On September 12, 1857, Commander William Lewis Herndon, in full uniform and with head bowed, stood by the wheel of the SS Central America as women and children evacuated the hurricane-battered vessel. Herndon, a Navy officer on leave with a distinguished record in war and exploration, would go down with the ship, along with over 400 passengers and crew. So would some precious cargo: over three tons of gold.
This gleaming payload, worth some $2 million (in 1857 dollars), had been collected in the California Gold Rush and was en route to Eastern banks. Its disappearance into the choppy waters off North Carolina meant those banks would be unable to make payments to customers. And that news, coming on top of the August shutting of doors at the New York office of the Ohio Life Insurance and Trust Co., a major firm wracked by embezzlement and bad investments, triggered the Panic of 1857.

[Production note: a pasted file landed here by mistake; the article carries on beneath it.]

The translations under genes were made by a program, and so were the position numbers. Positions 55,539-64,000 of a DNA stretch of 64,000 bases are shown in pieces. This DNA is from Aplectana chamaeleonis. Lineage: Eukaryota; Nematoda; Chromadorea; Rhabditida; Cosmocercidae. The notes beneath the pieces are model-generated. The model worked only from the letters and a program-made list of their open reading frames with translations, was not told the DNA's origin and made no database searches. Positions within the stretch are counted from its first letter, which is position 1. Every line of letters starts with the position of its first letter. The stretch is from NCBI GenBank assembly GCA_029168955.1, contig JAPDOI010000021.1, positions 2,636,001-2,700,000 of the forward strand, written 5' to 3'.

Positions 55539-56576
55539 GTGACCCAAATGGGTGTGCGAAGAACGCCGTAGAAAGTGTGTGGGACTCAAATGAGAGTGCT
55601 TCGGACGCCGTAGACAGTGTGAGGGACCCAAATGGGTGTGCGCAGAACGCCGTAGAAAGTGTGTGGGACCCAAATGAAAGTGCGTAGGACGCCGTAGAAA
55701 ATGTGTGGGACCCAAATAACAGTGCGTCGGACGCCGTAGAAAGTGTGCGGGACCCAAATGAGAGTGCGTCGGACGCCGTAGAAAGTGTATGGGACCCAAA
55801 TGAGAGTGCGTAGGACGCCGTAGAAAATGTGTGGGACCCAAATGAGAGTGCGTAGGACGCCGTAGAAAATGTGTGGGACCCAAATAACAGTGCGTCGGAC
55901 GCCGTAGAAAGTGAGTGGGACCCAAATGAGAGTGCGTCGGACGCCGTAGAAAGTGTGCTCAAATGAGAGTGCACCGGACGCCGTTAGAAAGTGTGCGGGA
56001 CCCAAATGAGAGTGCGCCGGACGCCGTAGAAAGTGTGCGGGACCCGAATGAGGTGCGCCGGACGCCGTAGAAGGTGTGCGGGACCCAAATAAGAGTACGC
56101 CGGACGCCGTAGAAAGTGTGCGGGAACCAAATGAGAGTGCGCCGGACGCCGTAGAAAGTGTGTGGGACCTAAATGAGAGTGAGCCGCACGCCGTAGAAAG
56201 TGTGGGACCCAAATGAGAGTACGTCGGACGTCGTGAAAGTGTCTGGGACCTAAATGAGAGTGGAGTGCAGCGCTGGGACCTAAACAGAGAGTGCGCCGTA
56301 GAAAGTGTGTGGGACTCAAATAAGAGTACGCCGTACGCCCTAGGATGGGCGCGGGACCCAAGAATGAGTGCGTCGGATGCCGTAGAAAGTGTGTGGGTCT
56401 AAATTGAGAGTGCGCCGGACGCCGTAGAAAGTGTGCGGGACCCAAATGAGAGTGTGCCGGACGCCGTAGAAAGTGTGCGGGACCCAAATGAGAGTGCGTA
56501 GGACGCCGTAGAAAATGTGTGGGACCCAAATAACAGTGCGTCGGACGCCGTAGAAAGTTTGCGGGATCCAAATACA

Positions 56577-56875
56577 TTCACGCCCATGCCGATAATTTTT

Sunday, December 20, 2009
19th century finance
Here's my latest piece for Research: "The Tumultuous 19th Century." It's an era that offers some uncomfortable implications for Ron Paul/end the Fed/gold standard believers. Excerpt: